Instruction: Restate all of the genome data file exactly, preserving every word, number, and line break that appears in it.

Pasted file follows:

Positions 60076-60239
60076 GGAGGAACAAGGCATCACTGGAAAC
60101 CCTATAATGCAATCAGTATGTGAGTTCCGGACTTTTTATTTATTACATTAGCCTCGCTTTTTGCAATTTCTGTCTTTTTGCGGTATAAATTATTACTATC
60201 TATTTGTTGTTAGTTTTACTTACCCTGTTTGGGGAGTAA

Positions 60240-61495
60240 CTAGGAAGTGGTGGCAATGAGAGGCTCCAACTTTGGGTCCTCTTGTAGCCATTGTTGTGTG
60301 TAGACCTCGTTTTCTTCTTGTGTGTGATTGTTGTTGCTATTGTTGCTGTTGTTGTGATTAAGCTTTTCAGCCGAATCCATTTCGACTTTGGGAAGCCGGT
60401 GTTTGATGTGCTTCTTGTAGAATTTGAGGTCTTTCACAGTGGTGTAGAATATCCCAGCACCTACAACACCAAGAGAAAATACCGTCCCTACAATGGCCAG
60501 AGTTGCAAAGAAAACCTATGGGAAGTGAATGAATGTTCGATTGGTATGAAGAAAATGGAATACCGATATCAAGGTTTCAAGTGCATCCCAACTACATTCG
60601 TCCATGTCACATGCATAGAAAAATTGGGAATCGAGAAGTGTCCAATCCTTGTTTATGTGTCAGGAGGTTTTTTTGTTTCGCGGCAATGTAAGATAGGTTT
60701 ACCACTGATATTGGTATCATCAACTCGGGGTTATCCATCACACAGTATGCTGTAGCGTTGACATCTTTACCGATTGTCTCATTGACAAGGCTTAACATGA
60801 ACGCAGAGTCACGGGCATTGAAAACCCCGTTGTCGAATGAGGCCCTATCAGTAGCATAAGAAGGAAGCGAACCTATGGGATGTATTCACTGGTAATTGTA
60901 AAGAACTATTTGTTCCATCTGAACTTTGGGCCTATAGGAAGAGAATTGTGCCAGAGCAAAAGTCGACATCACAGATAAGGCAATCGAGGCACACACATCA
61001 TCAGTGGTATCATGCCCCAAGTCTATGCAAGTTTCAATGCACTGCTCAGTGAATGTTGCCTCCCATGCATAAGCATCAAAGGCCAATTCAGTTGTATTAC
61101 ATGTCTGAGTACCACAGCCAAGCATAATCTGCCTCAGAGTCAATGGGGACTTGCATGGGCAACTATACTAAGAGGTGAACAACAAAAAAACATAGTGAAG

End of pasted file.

Positions 60076-60239
60076 GGAGGAACAAGGCATCACTGGAAAC
60101 CCTATAATGCAATCAGTATGTGAGTTCCGGACTTTTTATTTATTACATTAGCCTCGCTTTTTGCAATTTCTGTCTTTTTGCGGTATAAATTATTACTATC
60201 TATTTGTTGTTAGTTTTACTTACCCTGTTTGGGGAGTAA

Positions 60240-61495
60240 CTAGGAAGTGGTGGCAATGAGAGGCTCCAACTTTGGGTCCTCTTGTAGCCATTGTTGTGTG
60301 TAGACCTCGTTTTCTTCTTGTGTGTGATTGTTGTTGCTATTGTTGCTGTTGTTGTGATTAAGCTTTTCAGCCGAATCCATTTCGACTTTGGGAAGCCGGT
60401 GTTTGATGTGCTTCTTGTAGAATTTGAGGTCTTTCACAGTGGTGTAGAATATCCCAGCACCTACAACACCAAGAGAAAATACCGTCCCTACAATGGCCAG
60501 AGTTGCAAAGAAAACCTATGGGAAGTGAATGAATGTTCGATTGGTATGAAGAAAATGGAATACCGATATCAAGGTTTCAAGTGCATCCCAACTACATTCG
60601 TCCATGTCACATGCATAGAAAAATTGGGAATCGAGAAGTGTCCAATCCTTGTTTATGTGTCAGGAGGTTTTTTTGTTTCGCGGCAATGTAAGATAGGTTT
60701 ACCACTGATATTGGTATCATCAACTCGGGGTTATCCATCACACAGTATGCTGTAGCGTTGACATCTTTACCGATTGTCTCATTGACAAGGCTTAACATGA
60801 ACGCAGAGTCACGGGCATTGAAAACCCCGTTGTCGAATGAGGCCCTATCAGTAGCATAAGAAGGAAGCGAACCTATGGGATGTATTCACTGGTAATTGTA
60901 AAGAACTATTTGTTCCATCTGAACTTTGGGCCTATAGGAAGAGAATTGTGCCAGAGCAAAAGTCGACATCACAGATAAGGCAATCGAGGCACACACATCA
61001 TCAGTGGTATCATGCCCCAAGTCTATGCAAGTTTCAATGCACTGCTCAGTGAATGTTGCCTCCCATGCATAAGCATCAAAGGCCAATTCAGTTGTATTAC
61101 ATGTCTGAGTACCACAGCCAAGCATAATCTGCCTCAGAGTCAATGGGGACTTGCATGGGCAACTATACTAAGAGGTGAACAACAAAAAAACATAGTGAAG